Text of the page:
Mercury is a fully declarative functional / logic programming language. Unlike
many other *functional* languages, it supports non-deterministic programming and
automatic backtracking (or other search strategies); unlike many other *logic*
languages, it supports static typing and efficient compilation to C, Java, C#
and Erlang. Its syntax is inspired by Prolog, yet it is fully declarative,
therefore any predicate can theoretically be computed fully in parallel. This is
used in an experimental feature to **automatically parallelize** programs! This
feature is the topic of this article.

Very often it is claimed that purely functional languages are easy to parallelize and therefore are the future, as CPUs get ever more cores. The problem of course is, that it does not make much sense to parallelize everything, as this would create high overhead cost, eliminating any benefit from the parallelization.

This is a small excerpt from a Mercury program. More precisely, it shows a part of the native biginteger multiplication implementation in the standard library. This implementation uses a divide and conquer method devised by Anatoli Karatsuba, i.e., the first sub-quadratic method for multiplication.

```
% Karatsuba / Toom-2 multiplication in O(n^1.585)
:- func pos_mul_karatsuba(integer, integer) = integer.
pos_mul_karatsuba(i(L1, Ds1), i(L2, Ds2)) = Res :-
( L1 < karatsuba_threshold ->
Res = pos_mul_list(Ds1, integer.zero, i(L2, Ds2))
;
( L2 < L1 ->
unexpected($module, $pred, "second factor smaller")
;
Middle = L2 div 2,
HiDigits = L2 - Middle,
HiDigitsSmall = max(0, L1 - Middle),
% Split Ds1 in [L1 - Middle];[Middle] digits if L1 > Middle
% or leave as [L1] digits.
list.split_upto(HiDigitsSmall, Ds1, Ds1Upper, Ds1Lower),
% Split Ds2 in [L2 - Middle; Middle] digits.
list.split_upto(HiDigits, Ds2, Ds2Upper, Ds2Lower),
LoDs1 = i(min(L1, Middle), Ds1Lower),
LoDs2 = i(Middle, Ds2Lower),
HiDs1 = i(HiDigitsSmall, Ds1Upper),
HiDs2 = i(HiDigits, Ds2Upper),
% if Middle position is larger than karatsuba_parallel_threshold,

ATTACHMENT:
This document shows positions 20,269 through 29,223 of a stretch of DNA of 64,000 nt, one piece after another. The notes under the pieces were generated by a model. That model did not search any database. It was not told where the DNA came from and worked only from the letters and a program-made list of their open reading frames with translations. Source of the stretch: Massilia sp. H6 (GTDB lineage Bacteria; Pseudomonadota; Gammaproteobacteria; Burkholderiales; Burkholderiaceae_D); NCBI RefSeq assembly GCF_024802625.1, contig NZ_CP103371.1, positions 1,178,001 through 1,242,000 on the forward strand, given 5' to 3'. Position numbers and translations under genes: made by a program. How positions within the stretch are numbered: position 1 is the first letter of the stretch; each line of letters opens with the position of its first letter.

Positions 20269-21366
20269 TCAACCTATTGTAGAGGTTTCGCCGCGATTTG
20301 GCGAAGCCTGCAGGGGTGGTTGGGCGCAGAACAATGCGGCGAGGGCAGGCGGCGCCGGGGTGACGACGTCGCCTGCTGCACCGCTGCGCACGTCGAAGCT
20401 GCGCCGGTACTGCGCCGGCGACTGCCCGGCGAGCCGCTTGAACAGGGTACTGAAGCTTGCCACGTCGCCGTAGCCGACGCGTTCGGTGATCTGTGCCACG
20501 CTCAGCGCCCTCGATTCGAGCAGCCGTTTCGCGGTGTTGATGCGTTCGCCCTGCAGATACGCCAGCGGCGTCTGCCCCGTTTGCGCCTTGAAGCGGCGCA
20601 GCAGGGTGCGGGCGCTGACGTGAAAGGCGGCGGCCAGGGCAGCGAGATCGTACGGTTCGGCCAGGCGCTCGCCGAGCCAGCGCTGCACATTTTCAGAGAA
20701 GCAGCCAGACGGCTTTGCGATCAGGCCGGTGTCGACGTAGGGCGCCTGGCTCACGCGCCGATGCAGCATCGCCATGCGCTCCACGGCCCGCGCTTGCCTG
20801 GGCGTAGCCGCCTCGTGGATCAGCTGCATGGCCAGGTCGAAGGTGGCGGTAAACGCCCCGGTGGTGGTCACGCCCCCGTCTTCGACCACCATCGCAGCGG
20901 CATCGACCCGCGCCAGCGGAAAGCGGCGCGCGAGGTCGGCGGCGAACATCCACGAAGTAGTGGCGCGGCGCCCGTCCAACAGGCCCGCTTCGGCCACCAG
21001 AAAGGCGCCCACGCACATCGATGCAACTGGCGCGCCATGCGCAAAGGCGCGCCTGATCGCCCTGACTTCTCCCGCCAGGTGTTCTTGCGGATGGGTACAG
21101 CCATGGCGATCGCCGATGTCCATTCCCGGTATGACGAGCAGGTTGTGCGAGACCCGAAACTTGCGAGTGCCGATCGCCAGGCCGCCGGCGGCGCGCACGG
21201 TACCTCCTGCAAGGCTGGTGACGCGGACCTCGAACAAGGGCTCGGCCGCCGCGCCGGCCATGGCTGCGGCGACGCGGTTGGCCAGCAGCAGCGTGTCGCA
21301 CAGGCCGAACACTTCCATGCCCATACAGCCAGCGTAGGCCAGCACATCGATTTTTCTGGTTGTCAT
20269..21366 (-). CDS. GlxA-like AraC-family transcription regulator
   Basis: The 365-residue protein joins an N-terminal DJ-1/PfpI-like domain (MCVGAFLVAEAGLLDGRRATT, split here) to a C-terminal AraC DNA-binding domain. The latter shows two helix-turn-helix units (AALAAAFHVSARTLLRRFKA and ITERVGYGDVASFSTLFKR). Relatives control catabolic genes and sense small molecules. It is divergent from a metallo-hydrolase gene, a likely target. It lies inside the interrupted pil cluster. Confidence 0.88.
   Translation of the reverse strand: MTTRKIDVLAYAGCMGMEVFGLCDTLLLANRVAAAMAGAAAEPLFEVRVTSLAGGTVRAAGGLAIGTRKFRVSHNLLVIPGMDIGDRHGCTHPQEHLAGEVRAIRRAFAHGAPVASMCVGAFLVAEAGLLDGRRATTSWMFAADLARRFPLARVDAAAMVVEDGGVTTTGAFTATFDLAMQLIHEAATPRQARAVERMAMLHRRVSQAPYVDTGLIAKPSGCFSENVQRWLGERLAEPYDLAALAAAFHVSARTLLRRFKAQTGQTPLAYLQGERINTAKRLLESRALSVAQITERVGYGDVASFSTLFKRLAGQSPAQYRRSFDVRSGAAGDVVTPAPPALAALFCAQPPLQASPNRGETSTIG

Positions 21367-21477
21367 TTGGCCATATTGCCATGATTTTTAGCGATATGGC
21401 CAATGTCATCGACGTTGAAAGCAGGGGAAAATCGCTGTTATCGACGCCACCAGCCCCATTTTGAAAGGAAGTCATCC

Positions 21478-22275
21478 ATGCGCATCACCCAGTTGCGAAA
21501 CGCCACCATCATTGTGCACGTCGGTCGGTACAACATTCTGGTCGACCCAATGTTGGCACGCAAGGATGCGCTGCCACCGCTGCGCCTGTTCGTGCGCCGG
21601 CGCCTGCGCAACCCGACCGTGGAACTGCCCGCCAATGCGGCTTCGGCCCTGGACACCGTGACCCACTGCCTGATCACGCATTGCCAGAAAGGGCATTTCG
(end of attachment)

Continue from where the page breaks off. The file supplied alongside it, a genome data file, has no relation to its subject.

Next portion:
( Middle > karatsuba_parallel_threshold ->
% parallel-AND conjunction using '&'
Res0 = pos_mul(LoDs1, LoDs2)
& Res1 = pos_mul(LoDs1 + HiDs1, LoDs2 + HiDs2)
& Res2 = pos_mul(HiDs1, HiDs2)
;
% normal conjunction suing ','
Res0 = pos_mul(LoDs1, LoDs2)
, Res1 = pos_mul(LoDs1 + HiDs1, LoDs2 + HiDs2)
, Res2 = pos_mul(HiDs1, HiDs2)
)
),
Res = big_left_shift(Res2, 2*Middle*log2base) +
big_left_shift(Res1 - (Res2 + Res0), Middle*log2base) + Res0
).
```

In Mercury, bigintegers are represented as lists of 14 bit digits. Karatsuba's
algorithm splits such a list at the *Middle* position and calls itself
recursively. The speedup comes from the fact that instead of 4 multiplications
of the half-sized numbers, only 3 multiplications and 2 shifts are needed. As
shifts are relatively cheap, the algorithm is much faster than quadratic
multiplication.

This implementation shows a classic approach to divide and conquer
algorithms. For small numbers, the overhead of splitting etc. gets too high,
therefore bigintegers with less than *karatsuba_threshold* digits are multiplied
using quadratic multiplication.

Analogously, the recursive calls are only parallelized (using parallel-AND *&*
instead of the normal conjunction *,*) if the number of digits is superior to
*karatsuba_parallel_threshold*. In the current implementation, these numbers are
35 and 350 respectively, but their value might change with newer processor
generations.

Based on a lot of research work, in particular Paul Bone's PhD thesis, Mercury also implements an approach for automatic parallelization of conjunctions. This is based on profiling a program with a typical work load, and analyzing the profiling data to find places to replace normal conjunctions with parallel-AND.